Software:

3DMark Firestrike Extreme Graphics Test 1

3DMark Firestrike Extreme Combined

Crysis 3 – 2 min FRAPS run on “Post Human” level, avg/min/max/frametimes recorded, very high settings

Starcraft 2 – “All In” mission, Extreme settings

ARMA3 – NATO Showcase 2 min FRAPS run – Ultra settings/Standard PIP/2K draw distance/1K object distance


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3 comments

  1. Caring1

    So it’s not a data based upgrade discussion, it’s an AMD V’s Intel debate again.
    Can we stick to facts and leave bias out of it please!
    This article implies “enthusiasts” don’t use AMD platforms!
    The true cost of switching platforms should be looked at, there is more than the cost of a Motherboard and Processor for enthusiasts.

    1. Tom Jaskulka

      I take it you haven’t read the complete article? I felt there was more than enough data to form the conclusion that I made, and I stand behind my results (they should be reproducible for anyone, if you’d like to gather more data of your own). I’m not saying enthusiasts don’t use AMD platforms (they do, and I’m one of them), I’m using benchmarking to attempt to analyze where an enthusiast would get the best performance for their money.

      The fact – supported by data – remains: there are games and situations where switching to Intel CPUs will net a greater performance advantage for the same or less money than using an AMD FX CPU. The worst case scenario I’ve stumbled across so far is ARMA3 (see article for examples).

      Analyzing the cost of the platforms would have been a little out of the scope of what I was trying to do, but you have a point – perhaps I should include the total cost of the systems in the article (at the time I had purchased them, as the cost will change from month to month).

      For purposes of discussion, the Intel system was approximately $1000, the AMD (with one GTX 970) was the same ~$1000 (for the components required to generate the performance result – CPU, cooling, etc. – storage wasn’t included, although it should be added to the cost as well). I could add a cost breakdown to the systems if that would help.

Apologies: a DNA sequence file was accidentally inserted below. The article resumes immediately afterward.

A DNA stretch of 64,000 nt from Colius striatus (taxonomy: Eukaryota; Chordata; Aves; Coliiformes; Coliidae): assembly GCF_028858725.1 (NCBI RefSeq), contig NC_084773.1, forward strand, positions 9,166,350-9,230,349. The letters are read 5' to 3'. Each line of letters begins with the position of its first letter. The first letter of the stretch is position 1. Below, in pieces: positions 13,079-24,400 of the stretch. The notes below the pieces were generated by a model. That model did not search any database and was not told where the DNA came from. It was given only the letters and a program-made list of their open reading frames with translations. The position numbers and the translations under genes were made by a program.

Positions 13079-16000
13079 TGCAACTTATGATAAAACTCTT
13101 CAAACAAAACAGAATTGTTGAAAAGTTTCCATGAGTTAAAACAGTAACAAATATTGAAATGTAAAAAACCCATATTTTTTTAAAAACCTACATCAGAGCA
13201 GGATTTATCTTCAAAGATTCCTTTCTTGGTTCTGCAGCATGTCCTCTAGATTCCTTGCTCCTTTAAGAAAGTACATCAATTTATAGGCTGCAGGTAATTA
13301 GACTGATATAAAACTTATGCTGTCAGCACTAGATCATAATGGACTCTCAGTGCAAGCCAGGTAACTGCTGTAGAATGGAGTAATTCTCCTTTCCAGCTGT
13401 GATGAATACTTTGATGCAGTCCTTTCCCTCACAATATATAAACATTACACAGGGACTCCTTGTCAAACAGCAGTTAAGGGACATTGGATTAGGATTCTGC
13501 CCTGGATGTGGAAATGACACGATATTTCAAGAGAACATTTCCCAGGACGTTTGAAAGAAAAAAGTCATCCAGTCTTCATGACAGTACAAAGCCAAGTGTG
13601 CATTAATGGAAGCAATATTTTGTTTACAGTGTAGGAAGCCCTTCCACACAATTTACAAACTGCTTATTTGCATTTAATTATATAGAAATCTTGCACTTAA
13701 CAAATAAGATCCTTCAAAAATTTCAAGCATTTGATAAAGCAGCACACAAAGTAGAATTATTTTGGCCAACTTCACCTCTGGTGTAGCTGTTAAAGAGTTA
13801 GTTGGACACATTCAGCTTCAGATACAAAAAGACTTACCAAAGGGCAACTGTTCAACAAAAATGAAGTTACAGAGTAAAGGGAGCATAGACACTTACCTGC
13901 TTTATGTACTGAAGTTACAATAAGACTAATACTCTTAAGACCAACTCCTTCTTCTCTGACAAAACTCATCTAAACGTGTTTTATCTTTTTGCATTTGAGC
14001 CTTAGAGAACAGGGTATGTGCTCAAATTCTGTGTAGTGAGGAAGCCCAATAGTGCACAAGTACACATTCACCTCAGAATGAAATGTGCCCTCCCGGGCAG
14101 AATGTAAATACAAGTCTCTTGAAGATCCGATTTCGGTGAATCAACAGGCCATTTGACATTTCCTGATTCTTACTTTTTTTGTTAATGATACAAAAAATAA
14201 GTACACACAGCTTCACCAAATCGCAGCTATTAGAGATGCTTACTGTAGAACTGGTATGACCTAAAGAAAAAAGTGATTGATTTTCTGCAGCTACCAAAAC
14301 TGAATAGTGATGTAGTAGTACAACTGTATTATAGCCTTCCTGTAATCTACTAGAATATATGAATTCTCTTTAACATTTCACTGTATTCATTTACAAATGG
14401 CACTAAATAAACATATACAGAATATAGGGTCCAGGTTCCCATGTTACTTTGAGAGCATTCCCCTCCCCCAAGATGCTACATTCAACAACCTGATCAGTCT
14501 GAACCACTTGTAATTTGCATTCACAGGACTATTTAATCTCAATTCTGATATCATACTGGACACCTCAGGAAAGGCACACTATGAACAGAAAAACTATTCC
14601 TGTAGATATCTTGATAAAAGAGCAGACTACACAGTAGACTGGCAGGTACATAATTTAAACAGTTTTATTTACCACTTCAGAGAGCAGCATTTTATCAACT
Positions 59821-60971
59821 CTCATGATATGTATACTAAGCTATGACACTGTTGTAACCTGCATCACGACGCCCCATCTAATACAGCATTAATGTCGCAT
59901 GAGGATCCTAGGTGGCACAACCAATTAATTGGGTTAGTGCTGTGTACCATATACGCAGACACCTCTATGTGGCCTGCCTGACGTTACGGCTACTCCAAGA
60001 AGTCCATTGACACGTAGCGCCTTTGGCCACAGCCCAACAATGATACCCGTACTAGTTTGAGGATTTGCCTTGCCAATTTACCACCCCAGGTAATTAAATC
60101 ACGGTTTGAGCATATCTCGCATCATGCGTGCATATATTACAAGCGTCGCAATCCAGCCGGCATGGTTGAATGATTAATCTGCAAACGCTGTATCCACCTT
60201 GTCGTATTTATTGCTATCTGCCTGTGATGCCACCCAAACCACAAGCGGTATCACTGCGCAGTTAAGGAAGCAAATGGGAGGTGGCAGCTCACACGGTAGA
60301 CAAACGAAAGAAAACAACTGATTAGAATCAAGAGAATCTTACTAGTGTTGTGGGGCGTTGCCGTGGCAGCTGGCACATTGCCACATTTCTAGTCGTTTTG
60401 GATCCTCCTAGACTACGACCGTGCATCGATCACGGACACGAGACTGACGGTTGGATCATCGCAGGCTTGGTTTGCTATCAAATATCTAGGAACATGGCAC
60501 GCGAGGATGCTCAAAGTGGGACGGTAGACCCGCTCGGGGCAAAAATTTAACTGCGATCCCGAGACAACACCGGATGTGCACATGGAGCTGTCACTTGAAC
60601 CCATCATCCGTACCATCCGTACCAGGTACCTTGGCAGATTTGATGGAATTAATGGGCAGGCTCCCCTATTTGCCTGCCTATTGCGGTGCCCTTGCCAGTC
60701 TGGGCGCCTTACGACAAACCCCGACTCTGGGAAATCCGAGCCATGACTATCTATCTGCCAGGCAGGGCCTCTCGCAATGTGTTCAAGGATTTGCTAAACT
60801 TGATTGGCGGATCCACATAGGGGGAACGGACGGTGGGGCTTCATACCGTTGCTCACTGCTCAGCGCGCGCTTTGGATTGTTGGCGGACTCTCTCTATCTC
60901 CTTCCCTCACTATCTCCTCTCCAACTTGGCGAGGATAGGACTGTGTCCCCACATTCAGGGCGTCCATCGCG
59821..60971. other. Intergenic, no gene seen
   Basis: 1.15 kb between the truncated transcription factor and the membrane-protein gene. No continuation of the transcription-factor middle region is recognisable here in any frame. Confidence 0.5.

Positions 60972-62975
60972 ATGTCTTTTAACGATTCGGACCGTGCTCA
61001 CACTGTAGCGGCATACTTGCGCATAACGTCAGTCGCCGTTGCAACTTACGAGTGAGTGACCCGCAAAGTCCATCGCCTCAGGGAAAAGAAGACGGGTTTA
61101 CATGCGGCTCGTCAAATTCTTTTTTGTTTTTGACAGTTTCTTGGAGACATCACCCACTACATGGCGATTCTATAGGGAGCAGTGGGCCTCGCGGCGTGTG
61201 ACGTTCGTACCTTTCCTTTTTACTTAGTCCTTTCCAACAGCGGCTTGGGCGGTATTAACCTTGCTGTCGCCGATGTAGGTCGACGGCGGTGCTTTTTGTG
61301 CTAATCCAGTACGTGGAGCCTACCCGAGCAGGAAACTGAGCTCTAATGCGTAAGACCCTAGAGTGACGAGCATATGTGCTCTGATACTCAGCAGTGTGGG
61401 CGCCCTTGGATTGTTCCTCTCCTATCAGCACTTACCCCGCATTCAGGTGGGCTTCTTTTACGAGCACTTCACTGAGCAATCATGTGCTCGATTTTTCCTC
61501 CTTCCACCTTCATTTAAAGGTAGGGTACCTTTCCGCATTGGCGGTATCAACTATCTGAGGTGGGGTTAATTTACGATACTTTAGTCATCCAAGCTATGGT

Let me ask this: given that $1000, and the option to buy one of the two platforms shown here to play games on, which one would you buy if you wanted the best gaming experience?

  2. David Gilmore

    Thank you, Tom, for this very interesting article and for your honest conclusions. I understand that you are not anybody’s “fanboy”, just someone who is tired of empty promises, exaggerated claims, and unproved “truisms” (like AMD is best bang for buck). Someone just looking for the best perceived gaming experience, like the rest of us, (even Mr. Caring 1, although his obvious bias towards AMD clouds his perception). It’s just sad that an honest effort for a real answer still somehow brings out the misguided emotions. I also gave AMD platforms a try for various builds, and my first two video cards were AMD. For a while I thought that all discreet GPUs were more trouble than they’re worth, because mine were constantly crashing my PC, or doing weird things while gaming, now I know why that was happening (AMD drivers were either poorly written or not validated with enough different hardware). Since Sandy Bridge I’ve only built with Intel and nVidia, and you know what? It is a more satisfying experience, and this article helps to explain why.